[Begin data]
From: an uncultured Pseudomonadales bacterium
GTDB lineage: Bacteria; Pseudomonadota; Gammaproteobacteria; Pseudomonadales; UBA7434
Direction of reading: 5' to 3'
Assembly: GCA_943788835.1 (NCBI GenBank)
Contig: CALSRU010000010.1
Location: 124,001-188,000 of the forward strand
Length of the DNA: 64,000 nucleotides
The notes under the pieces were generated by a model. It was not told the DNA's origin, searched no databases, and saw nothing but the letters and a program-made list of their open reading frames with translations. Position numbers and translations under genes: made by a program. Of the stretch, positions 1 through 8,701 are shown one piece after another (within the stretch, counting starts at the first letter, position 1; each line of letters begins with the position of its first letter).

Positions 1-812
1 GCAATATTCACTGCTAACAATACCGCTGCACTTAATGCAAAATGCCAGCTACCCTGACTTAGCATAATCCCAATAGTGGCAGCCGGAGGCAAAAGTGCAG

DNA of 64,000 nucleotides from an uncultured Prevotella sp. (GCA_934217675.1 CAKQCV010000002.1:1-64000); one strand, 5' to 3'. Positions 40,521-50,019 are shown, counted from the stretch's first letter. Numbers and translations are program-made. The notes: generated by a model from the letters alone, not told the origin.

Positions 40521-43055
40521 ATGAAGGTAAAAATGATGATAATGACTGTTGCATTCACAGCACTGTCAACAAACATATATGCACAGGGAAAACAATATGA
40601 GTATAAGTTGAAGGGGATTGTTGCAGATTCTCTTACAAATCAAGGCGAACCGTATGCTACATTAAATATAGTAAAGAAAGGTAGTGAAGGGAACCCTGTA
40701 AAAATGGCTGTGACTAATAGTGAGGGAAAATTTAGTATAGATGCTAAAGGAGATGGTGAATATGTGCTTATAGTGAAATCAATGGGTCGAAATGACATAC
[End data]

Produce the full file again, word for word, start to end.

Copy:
From: an uncultured Pseudomonadales bacterium
GTDB lineage: Bacteria; Pseudomonadota; Gammaproteobacteria; Pseudomonadales; UBA7434
Direction of reading: 5' to 3'
Assembly: GCA_943788835.1 (NCBI GenBank)
Contig: CALSRU010000010.1
Location: 124,001-188,000 of the forward strand
Length of the DNA: 64,000 nucleotides
The notes under the pieces were generated by a model. It was not told the DNA's origin, searched no databases, and saw nothing but the letters and a program-made list of their open reading frames with translations. Position numbers and translations under genes: made by a program. Of the stretch, positions 1 through 8,701 are shown one piece after another (within the stretch, counting starts at the first letter, position 1; each line of letters begins with the position of its first letter).

Positions 1-812
1 GCAATATTCACTGCTAACAATACCGCTGCACTTAATGCAAAATGCCAGCTACCCTGACTTAGCATAATCCCAATAGTGGCAGCCGGAGGCAAAAGTGCAG

DNA of 64,000 nucleotides from an uncultured Prevotella sp. (GCA_934217675.1 CAKQCV010000002.1:1-64000); one strand, 5' to 3'. Positions 40,521-50,019 are shown, counted from the stretch's first letter. Numbers and translations are program-made. The notes: generated by a model from the letters alone, not told the origin.

Positions 40521-43055
40521 ATGAAGGTAAAAATGATGATAATGACTGTTGCATTCACAGCACTGTCAACAAACATATATGCACAGGGAAAACAATATGA
40601 GTATAAGTTGAAGGGGATTGTTGCAGATTCTCTTACAAATCAAGGCGAACCGTATGCTACATTAAATATAGTAAAGAAAGGTAGTGAAGGGAACCCTGTA
40701 AAAATGGCTGTGACTAATAGTGAGGGAAAATTTAGTATAGATGCTAAAGGAGATGGTGAATATGTGCTTATAGTGAAATCAATGGGTCGAAATGACATAC